Landscape and Garden Design
Pictured here is a hydrangea blooming by the pool.
Everyone loves diving into a pool in the middle of summer, but having plants around makes it that much more enjoyable. Whether you choose to put these poolside plants in pots or set them directly into the landscape, you should consider these plants. The chemicals of your pool are less of an issue than you would expect - the occasional splashing of water won't affect them. The larger concern is the high level of light. Because the surface of the pool and the decking reflect lots of light, you need plants that are ready to take on that challenge.
Having containers at the front of your house allows you to expand your landscape and explore other opportunities for plants. Many people use annuals, but using perennials in your landscape enable you to compliment your existing landscape while not having to re-plant annually. Many plants will thrive in containers, and there are many ways to combine them to create a stunning display of color, texture, and shape. There are three main components to an effective planter: a thriller - the most upright plant, a spiller - something that drapes down and spills over the sides, and filler - the plant that fills the space between the thriller and the spiller. Using at least one of each of these components creates a combination that is attractive and unique.
Best Trees For the Front Yard!
Your front yard is the place where your guests and neighbors make their first impression about your house, so having a tree in the front yard that makes a statement is essential. Having a tree with large leaves and little to no fruit or seeds dropping makes yard clean-ups much easier, but there's no need to sacrifice the beauty of trees for something utilitarian. Consider some of these trees for that perfect front-yard pop that is sure to make a statement all year round.
With so many options to choose from when it comes to planning a perennial bed, it can be crazy to try to decide where to start. Enter this perfect perennial recipe! Each of these plants will look fantastic with each other, with different bloom times, flower colors, and foliage shapes. All of them will be fantastic in full sun in any soil type, but will do best in loamy or sandy soil. For best results, this recipe works best in zones 4 - 8, but some of the plants can extend beyond that range.
Sometimes, you just don't know what to plant in your yard. There's so many options, and you just don't know where to start! For a good perennial bed, you need seasonal interest, height differences, and textural changes. Sounds overwhelming, right?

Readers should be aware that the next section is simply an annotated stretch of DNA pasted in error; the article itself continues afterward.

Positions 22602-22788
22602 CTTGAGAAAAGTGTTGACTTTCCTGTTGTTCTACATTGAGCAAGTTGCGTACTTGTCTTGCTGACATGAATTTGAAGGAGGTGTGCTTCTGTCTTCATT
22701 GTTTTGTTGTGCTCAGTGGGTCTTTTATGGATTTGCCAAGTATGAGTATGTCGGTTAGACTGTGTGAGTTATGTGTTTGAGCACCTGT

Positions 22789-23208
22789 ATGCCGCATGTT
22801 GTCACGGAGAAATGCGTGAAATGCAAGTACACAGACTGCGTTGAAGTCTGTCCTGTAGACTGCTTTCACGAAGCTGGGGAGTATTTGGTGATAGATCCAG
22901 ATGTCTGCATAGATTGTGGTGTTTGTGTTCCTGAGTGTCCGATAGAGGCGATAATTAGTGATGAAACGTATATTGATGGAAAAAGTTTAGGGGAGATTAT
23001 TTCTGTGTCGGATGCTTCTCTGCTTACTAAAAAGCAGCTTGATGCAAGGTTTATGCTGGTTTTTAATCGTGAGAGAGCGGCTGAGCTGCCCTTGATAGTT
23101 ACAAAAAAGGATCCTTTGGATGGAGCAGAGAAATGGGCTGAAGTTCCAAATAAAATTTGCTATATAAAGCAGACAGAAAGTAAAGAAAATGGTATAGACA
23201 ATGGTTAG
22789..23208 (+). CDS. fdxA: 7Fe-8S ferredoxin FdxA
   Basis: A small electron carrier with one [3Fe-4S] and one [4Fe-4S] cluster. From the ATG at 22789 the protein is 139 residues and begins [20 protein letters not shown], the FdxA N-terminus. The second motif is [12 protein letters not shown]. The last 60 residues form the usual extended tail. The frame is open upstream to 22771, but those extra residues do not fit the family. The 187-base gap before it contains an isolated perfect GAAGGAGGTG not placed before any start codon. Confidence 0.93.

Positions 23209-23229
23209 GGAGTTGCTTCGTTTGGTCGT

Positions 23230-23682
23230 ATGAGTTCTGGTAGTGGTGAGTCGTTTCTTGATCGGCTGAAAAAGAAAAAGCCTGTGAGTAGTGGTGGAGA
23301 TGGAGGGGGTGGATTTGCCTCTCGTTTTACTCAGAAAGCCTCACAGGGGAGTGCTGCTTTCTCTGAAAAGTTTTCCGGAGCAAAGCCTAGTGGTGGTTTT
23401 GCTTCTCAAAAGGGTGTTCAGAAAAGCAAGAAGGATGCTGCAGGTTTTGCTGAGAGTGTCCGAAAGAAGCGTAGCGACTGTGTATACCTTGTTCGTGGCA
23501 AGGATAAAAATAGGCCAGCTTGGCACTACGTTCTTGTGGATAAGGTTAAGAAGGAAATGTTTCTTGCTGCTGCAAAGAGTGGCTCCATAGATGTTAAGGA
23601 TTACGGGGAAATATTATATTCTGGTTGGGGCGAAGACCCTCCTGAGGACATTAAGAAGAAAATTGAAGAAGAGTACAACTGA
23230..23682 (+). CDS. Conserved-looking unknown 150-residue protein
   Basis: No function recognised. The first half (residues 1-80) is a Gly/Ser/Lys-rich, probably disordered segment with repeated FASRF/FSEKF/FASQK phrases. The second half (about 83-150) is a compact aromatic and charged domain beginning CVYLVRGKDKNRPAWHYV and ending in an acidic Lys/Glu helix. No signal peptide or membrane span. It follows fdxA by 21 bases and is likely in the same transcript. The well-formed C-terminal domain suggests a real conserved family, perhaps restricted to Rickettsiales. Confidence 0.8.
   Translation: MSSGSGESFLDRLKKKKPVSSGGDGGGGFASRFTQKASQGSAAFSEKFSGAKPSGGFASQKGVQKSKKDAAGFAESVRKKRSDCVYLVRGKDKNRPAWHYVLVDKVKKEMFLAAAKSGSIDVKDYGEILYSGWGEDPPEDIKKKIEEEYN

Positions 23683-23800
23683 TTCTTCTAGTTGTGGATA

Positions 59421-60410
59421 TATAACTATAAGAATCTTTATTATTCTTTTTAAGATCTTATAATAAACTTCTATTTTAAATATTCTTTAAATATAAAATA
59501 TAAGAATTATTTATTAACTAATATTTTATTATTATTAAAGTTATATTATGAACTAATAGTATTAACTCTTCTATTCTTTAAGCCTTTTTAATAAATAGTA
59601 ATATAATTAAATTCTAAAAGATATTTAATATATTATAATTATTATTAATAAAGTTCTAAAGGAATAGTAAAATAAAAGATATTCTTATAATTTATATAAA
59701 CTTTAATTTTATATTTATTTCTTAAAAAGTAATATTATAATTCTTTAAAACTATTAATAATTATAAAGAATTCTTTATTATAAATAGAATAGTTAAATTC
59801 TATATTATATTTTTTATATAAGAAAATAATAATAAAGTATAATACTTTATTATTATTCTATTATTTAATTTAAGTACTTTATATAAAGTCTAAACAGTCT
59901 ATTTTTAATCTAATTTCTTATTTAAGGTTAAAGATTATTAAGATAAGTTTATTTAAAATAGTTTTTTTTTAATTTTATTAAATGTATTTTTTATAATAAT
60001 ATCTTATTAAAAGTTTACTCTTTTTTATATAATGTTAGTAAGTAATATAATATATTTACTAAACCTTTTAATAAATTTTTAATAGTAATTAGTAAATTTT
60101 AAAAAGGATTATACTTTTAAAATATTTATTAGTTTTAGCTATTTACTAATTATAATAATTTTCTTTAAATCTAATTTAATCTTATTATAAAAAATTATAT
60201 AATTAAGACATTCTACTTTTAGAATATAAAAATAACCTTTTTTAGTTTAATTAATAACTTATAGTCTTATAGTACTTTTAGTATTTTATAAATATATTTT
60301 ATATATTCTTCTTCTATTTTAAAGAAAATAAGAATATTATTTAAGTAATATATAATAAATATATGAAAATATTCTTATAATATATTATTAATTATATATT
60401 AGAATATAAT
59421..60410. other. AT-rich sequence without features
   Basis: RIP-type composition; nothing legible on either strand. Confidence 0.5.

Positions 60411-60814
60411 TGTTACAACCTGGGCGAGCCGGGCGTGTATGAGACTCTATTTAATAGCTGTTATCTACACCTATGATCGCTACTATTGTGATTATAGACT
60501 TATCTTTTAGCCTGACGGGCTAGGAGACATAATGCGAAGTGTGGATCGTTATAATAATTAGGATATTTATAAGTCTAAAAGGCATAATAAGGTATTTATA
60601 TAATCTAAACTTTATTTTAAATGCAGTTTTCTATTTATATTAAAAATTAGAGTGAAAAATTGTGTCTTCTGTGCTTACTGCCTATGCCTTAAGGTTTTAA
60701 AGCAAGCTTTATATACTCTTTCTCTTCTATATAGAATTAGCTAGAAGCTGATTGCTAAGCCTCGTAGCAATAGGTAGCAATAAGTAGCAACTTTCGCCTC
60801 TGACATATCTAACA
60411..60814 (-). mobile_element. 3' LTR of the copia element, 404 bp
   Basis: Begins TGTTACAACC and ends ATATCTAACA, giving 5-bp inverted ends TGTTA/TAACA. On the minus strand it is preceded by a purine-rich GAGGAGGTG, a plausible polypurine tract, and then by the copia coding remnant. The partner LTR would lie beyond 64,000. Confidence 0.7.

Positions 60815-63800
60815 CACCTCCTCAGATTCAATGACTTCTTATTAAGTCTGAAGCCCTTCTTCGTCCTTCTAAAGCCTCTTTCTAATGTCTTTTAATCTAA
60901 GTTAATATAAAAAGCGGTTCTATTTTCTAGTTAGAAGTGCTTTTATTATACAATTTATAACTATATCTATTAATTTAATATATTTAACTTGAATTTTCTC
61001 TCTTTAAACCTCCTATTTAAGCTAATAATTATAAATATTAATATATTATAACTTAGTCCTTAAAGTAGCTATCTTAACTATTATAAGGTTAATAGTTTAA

Not to fear, here's an easy garden recipe for you using unique combinations of perennials you may not have considered. This pre-planned garden is best planted in part to full shade, and is ready to dazzle all year. You will have best results with this combination of plants if you are in zones 4 through 8.
Having shrubs that provide great color in your front yard is sure to make your house noticeable. While you don't want shrubs that will be too tall to interfere with visibility, there are a number of shrubs that will be sure to delight you and your neighbors through beautiful flowers, interesting foliage, and delightful fragrance.
Along with planting evergreens and deciduous trees, shrubs are an essential part of windbreak design. Because they provide another layer of protection from the harsh winter winds, consider using these shrubs in your windbreak to maximize the protection available to you in every season.
Elderberry - Sambucus spp.
Prized for it's fragrant flowers and delicious fruits, elderberry s
It may seem counter-intuitive to plant deciduous trees in your windbreak, given that they have no leaves in the winter when they come into the most use. However, using deciduous trees in you windbreak provides you with shade in the summer and creates a more diverse planting. Having increased diversity helps prevent the total devastation of your windbreak should one species be impacted by disease or other natural causes, along with providing habitat for wildlife.
With hot, dry summers, the Southern Midwest has some incredible drought tolerant plants that are native to the area that are sure to make your landscape look even more stunning in the hot summer months. Today, we'll talk about five native plants from the Southern Midwest United States. Native plants are defined as plants that have been established in a given area for hundreds of years. This definition is often paired with a geographic location, like the Southern Midwest United States. It is challenging to pinpoint an exact geographical boundary, as plants do not follow the same boundaries people do, so we will just limit it to the southern portion of the Midwest in general - zones 6 through 11.
We all have come across it - that one spot in the yard that is always wet, muddy and swampy, regardless of how we try to amend it. Most often, we just give up planting anything there and write it off as "the swamp." But what if there were plants adapted to growing there that would thrive and still look beautiful?The good news: there are! Many of these plants are ready to take on the wet areas of your yard, and can survive both in nearly flooded conditions for short term, moderately wet seasons or drier times.